Defence service records
The National Archives’ collection of records about service in the armed forces dates principally from Federation in 1901. Some of the more important sources of information held by the Archives about a person’s record of service in the defence forces are described below.
If you want a copy of a defence service dossier please follow the links to:
For wider research, you may also want to consult the Archives records about defence administration and policy as well as the Australian War Memorial for information about unit, operational and administrative records.
Defence was one of the first functions to be passed to the new Commonwealth government from the former Australian colonies at Federation in 1901. For records about defence in colonial Australia before 1901, contact the relevant State government archival institution. Their contact details can be found on Fact Sheet 2 – Addresses of other archival institutions.
The Australian Joint Copying Project, a joint project of the National Library of Australia and the State Library of New South Wales, has information about British Units operating in colonial Australia.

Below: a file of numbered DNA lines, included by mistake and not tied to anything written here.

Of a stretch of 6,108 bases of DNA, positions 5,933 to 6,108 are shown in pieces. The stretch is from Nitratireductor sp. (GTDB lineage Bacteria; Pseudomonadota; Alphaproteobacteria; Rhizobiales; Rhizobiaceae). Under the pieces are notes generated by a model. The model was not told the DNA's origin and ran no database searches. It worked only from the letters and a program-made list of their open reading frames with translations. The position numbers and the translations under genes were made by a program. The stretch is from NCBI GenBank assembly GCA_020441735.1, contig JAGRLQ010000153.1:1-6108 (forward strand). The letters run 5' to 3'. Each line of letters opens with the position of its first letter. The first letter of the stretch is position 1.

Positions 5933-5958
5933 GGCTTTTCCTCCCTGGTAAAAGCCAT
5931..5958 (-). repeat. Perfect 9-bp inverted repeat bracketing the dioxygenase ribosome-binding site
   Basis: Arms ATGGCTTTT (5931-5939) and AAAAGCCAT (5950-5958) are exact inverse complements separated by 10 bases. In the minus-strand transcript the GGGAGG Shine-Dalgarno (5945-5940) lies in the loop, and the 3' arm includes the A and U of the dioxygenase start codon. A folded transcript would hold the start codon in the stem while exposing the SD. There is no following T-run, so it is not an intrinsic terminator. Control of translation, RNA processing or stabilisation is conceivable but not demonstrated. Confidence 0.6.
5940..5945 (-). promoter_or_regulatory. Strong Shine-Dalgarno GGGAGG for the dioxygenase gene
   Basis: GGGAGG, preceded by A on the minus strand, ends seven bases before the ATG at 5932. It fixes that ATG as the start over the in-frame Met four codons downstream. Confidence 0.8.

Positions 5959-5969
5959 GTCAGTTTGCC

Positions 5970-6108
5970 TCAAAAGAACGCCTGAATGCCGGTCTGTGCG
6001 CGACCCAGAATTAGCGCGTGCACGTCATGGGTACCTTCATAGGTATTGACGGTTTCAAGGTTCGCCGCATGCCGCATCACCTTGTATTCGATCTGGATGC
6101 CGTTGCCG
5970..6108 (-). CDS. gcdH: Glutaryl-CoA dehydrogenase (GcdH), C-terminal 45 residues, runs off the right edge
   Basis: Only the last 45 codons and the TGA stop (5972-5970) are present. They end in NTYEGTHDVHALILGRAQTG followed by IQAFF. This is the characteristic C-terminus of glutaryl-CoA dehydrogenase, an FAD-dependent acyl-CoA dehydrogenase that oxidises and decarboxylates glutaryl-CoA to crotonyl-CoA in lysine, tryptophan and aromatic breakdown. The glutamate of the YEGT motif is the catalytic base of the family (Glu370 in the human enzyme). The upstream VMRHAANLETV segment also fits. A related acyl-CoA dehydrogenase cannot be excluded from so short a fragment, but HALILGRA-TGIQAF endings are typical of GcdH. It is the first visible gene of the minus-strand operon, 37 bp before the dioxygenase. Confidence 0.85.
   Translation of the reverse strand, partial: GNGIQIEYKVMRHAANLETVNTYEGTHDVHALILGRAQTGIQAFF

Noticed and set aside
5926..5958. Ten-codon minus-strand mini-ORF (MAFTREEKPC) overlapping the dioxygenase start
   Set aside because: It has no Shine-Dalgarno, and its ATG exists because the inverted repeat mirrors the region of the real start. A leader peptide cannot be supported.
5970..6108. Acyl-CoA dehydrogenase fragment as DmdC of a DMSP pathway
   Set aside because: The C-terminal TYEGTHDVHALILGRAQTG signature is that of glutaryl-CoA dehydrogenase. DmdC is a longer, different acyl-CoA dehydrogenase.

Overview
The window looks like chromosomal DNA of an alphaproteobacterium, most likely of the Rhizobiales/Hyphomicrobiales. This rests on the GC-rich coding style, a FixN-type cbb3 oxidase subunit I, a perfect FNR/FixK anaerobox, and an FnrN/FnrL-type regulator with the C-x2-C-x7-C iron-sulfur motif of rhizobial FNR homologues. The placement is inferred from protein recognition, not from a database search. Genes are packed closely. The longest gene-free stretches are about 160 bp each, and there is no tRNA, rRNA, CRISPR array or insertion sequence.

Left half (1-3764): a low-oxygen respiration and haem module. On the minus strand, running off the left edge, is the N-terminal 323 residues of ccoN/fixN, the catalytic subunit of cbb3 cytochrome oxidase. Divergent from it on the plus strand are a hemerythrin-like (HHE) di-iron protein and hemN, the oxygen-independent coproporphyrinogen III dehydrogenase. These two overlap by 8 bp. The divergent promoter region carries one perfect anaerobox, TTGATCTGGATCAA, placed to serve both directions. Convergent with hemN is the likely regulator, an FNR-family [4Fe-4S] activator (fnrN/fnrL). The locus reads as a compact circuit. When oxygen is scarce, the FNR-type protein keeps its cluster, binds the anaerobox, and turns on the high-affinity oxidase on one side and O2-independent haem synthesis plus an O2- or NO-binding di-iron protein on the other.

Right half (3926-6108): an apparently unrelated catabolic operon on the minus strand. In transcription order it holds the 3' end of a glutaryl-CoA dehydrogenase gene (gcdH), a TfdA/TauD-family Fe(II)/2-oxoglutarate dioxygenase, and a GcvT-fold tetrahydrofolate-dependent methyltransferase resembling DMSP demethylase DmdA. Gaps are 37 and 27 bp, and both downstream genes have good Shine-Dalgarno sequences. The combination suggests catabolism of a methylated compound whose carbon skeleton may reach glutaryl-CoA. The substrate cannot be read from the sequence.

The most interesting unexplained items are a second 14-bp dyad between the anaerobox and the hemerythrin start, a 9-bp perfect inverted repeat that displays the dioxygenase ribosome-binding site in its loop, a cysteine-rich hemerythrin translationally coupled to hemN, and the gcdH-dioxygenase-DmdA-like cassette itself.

The Boer War was fought between 1899 and 1902 and spans the pre- and post-Federation period. Therefore, records may be held by State government archives or by the National Archives. As a general guide, the colonial period records are held in State government archives, and post-Federation records are held by the National Archives, although there may be exceptions to this.
See Australian Service Records from World War I for information about World War I service records, including an order form for purchasing copies of the records. The service records are for servicemen and women who served in World War I in the:
See Australian Service Records from World War II for information about World War Il service records.
Other records for the World War II period include:
Most records of service in the Army and RAAF after World War II, including service in Korea, Malaya and Vietnam, are still held by the Department of Defence. Some Navy records are held by the National Archives. Contact our National Reference Service to gain access to these records (see Fact Sheet 1 – Addresses and hours of opening for contact details).
Merchant Navy Record of Service cards for people who served on Australian Merchant vessels are held in our Canberra office on microfilm in series A8877. As well as some personal information, the name of ships and dates of service are recorded.
Other Merchant Navy service information can be sought from the Australian Maritime Safety Authority. The authority’s address is on Fact Sheet 30 – Navy service records.
Case files, sometimes known as repatriation files or Department of Veterans' Affairs (DVA) case files, were created for each veteran who sought the services of the Department of Veterans’ Affairs, and may include medical, hospital, clinical treatment or pension files. Sometimes these different types of case files are incorporated into one set of papers, but in most cases they are kept separately.